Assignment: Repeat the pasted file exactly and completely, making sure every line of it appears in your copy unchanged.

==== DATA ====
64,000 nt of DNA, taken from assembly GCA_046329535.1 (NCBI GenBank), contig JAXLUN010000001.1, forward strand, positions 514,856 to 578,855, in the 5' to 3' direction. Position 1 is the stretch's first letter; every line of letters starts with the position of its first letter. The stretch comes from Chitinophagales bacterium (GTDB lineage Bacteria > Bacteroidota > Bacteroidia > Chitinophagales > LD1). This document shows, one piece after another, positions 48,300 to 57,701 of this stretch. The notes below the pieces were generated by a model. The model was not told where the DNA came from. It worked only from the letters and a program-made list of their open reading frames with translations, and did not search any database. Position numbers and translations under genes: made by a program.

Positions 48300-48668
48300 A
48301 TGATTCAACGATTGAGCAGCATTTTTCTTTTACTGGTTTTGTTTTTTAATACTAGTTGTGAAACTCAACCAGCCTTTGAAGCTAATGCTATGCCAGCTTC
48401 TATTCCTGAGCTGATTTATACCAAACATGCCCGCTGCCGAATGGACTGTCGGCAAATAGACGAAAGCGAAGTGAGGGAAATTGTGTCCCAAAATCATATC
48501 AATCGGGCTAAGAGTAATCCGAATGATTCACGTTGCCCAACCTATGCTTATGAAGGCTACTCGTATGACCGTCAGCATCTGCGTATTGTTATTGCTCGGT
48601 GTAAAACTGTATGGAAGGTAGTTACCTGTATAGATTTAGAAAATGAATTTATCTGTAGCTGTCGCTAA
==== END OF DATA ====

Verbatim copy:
64,000 nt of DNA, taken from assembly GCA_046329535.1 (NCBI GenBank), contig JAXLUN010000001.1, forward strand, positions 514,856 to 578,855, in the 5' to 3' direction. Position 1 is the stretch's first letter; every line of letters starts with the position of its first letter. The stretch comes from Chitinophagales bacterium (GTDB lineage Bacteria > Bacteroidota > Bacteroidia > Chitinophagales > LD1). This document shows, one piece after another, positions 48,300 to 57,701 of this stretch. The notes below the pieces were generated by a model. The model was not told where the DNA came from. It worked only from the letters and a program-made list of their open reading frames with translations, and did not search any database. Position numbers and translations under genes: made by a program.

Positions 48300-48668
48300 A
48301 TGATTCAACGATTGAGCAGCATTTTTCTTTTACTGGTTTTGTTTTTTAATACTAGTTGTGAAACTCAACCAGCCTTTGAAGCTAATGCTATGCCAGCTTC
48401 TATTCCTGAGCTGATTTATACCAAACATGCCCGCTGCCGAATGGACTGTCGGCAAATAGACGAAAGCGAAGTGAGGGAAATTGTGTCCCAAAATCATATC
48501 AATCGGGCTAAGAGTAATCCGAATGATTCACGTTGCCCAACCTATGCTTATGAAGGCTACTCGTATGACCGTCAGCATCTGCGTATTGTTATTGCTCGGT
48601 GTAAAACTGTATGGAAGGTAGTTACCTGTATAGATTTAGAAAATGAATTTATCTGTAGCTGTCGCTAA